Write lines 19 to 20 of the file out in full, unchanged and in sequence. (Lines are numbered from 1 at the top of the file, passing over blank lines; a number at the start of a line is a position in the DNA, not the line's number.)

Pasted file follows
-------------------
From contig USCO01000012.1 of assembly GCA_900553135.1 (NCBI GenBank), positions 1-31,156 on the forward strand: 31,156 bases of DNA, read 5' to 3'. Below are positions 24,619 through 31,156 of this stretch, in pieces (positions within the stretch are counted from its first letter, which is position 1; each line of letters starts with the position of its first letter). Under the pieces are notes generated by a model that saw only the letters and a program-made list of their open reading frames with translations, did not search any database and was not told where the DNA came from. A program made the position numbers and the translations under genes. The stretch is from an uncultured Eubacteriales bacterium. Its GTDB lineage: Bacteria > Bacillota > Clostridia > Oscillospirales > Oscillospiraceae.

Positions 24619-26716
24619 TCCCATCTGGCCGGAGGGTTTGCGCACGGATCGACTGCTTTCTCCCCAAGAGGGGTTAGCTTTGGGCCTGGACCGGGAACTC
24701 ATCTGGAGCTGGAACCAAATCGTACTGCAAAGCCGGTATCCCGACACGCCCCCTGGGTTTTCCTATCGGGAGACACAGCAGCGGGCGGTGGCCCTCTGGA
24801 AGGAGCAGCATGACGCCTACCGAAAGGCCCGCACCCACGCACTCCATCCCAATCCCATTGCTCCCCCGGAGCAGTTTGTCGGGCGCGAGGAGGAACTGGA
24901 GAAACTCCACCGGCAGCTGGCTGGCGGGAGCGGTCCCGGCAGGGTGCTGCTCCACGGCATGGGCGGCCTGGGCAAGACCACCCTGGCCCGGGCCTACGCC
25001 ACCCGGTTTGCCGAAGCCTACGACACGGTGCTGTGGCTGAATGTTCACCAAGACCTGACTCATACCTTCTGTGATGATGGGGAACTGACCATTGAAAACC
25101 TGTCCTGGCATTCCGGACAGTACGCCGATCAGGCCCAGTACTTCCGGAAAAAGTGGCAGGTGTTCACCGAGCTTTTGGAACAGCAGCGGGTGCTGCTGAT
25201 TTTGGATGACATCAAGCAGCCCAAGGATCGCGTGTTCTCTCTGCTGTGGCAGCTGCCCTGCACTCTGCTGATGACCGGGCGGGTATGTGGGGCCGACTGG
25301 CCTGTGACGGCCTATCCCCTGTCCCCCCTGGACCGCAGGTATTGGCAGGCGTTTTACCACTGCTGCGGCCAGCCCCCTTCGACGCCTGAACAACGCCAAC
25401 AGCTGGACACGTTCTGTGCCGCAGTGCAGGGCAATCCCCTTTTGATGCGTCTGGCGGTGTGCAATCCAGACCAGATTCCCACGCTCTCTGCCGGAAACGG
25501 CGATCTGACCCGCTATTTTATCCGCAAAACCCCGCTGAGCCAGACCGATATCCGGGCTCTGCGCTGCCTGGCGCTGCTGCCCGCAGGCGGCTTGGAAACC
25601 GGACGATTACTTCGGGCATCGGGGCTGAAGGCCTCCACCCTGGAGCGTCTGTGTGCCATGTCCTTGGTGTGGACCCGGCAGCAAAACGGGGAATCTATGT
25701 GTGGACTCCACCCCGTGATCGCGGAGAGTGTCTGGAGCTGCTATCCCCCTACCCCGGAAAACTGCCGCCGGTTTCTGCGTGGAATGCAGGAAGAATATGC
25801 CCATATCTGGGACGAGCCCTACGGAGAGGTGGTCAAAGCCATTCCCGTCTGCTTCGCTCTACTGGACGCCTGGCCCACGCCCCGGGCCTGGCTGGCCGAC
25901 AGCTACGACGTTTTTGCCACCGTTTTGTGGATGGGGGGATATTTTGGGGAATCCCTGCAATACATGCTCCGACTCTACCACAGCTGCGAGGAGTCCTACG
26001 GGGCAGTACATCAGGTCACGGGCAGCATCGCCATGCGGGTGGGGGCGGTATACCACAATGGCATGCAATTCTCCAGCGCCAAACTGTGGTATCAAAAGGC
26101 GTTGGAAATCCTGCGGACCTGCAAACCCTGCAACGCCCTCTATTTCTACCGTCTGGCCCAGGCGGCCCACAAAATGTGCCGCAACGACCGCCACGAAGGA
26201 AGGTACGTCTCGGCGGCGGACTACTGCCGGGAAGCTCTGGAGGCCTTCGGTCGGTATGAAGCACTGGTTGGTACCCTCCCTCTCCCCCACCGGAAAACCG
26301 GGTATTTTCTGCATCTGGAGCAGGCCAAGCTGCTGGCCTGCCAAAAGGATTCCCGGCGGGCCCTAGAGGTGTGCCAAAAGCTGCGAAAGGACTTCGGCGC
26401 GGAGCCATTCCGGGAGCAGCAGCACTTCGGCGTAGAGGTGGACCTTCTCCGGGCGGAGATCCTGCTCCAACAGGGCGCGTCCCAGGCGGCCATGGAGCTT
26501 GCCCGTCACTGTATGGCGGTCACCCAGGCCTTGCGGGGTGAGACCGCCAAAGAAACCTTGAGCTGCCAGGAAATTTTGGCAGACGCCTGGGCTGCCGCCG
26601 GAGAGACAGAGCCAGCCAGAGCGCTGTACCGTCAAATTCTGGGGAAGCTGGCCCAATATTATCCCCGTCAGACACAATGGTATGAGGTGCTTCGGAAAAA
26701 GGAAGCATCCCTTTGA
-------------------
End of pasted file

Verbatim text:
26201 AGGTACGTCTCGGCGGCGGACTACTGCCGGGAAGCTCTGGAGGCCTTCGGTCGGTATGAAGCACTGGTTGGTACCCTCCCTCTCCCCCACCGGAAAACCG
26301 GGTATTTTCTGCATCTGGAGCAGGCCAAGCTGCTGGCCTGCCAAAAGGATTCCCGGCGGGCCCTAGAGGTGTGCCAAAAGCTGCGAAAGGACTTCGGCGC